And if you’re having trouble staying on target with your spending, try this: At the beginning of the week or the month, put cash in envelopes that you label – “fun,” “groceries,” “clothes” – whatever expense you need to cut back on. Then spend only the cash from that envelope on that item. Using a predetermined amount of cash instead of plastic or the Internet makes it easier to see how much you actually have to spend. In turn, this makes it easier to limit your spending.
But is budgeting enough?
A budget helps you save by helping you to see when you spend more than you want to. But spending is only one side of the equation! You also need to look at the earnings side.
Are you making the money you need to cover your expenses? Do you make enough to save in an emergency fund? And what about tomorrow? Are you saving for that house, or those college funds – or that time when you no longer want to be working? When it comes to having enough money, we want to look at spending, but we also need to look at income. If you don’t have enough money coming in, you need to see that, so you can do something about it. Some things you can do when you don’t have enough income include
“Saving? I don’t make enough money to save!” We put this one at the top because we’ve learned that money really is an attitude, a way of life. Figure out a way to save something, on a regular basis. Cut back on Starbucks. Movies. Eating out. Alcohol. You don’t have to give it all up, but systematic saving is a crucial piece of the real point, which is to feel like you have enough money to live the way you want to live.
The other aspect to saving is that if you save the right way, your money grows. So saving is actually a way to earn money. Did you know that if you qualify, you can put your savings into accounts that have been paying 10 times what you would earn in the bank? Some of these accounts have fees, but others do not.
Earning more money
When you’re managing expenses and saving but you still don’t have enough, sure, you can always downsize, but we believe it’s also important to look for ways to get more. Orienting yourself toward having the income you want is another important part of the mindset that’s required for financial wellness. Consider whether your work pays you what you need, and investigate how you might move forward in your career so that you’re earning more. Take part in the Gigs market on craigslist. And do a Google search on earning extra, too. There are numerous ways to make extra money, and you’re likely to find an idea or two that appeals to you.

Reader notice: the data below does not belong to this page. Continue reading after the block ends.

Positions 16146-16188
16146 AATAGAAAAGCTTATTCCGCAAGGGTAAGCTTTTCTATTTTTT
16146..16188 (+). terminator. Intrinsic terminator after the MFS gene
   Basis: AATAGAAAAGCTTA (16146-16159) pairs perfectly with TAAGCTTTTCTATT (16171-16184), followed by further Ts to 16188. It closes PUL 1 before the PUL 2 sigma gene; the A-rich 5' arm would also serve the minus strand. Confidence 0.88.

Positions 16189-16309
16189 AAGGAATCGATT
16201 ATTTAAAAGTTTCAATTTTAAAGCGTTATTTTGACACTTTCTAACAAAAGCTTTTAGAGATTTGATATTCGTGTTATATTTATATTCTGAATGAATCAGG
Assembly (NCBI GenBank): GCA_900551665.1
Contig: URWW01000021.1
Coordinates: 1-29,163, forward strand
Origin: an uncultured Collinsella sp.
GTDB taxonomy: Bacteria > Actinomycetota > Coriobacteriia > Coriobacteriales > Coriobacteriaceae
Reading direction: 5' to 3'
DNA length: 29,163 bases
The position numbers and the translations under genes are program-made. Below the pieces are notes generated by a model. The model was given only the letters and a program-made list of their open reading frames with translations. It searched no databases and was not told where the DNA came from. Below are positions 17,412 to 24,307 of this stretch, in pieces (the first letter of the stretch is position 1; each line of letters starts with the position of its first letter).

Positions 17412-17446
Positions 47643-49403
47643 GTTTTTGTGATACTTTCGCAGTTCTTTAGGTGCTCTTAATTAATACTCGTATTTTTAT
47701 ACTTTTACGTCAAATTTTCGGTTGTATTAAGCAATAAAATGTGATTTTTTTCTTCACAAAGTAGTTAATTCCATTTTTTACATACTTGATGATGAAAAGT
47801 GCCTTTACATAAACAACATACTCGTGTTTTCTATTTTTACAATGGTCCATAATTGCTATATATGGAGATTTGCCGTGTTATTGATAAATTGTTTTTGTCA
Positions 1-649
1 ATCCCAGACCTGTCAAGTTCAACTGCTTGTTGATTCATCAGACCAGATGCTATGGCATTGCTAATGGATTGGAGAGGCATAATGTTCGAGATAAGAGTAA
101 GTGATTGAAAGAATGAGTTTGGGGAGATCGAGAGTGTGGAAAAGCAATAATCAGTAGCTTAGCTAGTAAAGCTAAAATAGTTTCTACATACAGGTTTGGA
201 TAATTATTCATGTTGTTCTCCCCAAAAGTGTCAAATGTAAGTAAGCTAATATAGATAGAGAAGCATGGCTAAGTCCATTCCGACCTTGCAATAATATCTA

Creating a budget – knowing your expenses and planning to spend accordingly – is a crucial first step towards financial health. It’s also important to know whether you need more income. And whether you think you have enough or not, it’s very important to save – in such a way that your savings works for you.
Now that you know how to create a budget, make a date with yourself – and go create it! If you need to make more money in order to have the life you want, make another date, do some research, and make a plan to get more. And remember, shoot us an email or text if you need help.
Kirsten & Rebecah #kickingassandmakingitrain
For further questions and assistance around high-earning accounts, or any other questions you have in regards to this financial question, please contact our kick ass finance contributors Kirsten & Rebecah at email@example.com, or 614-769-3563.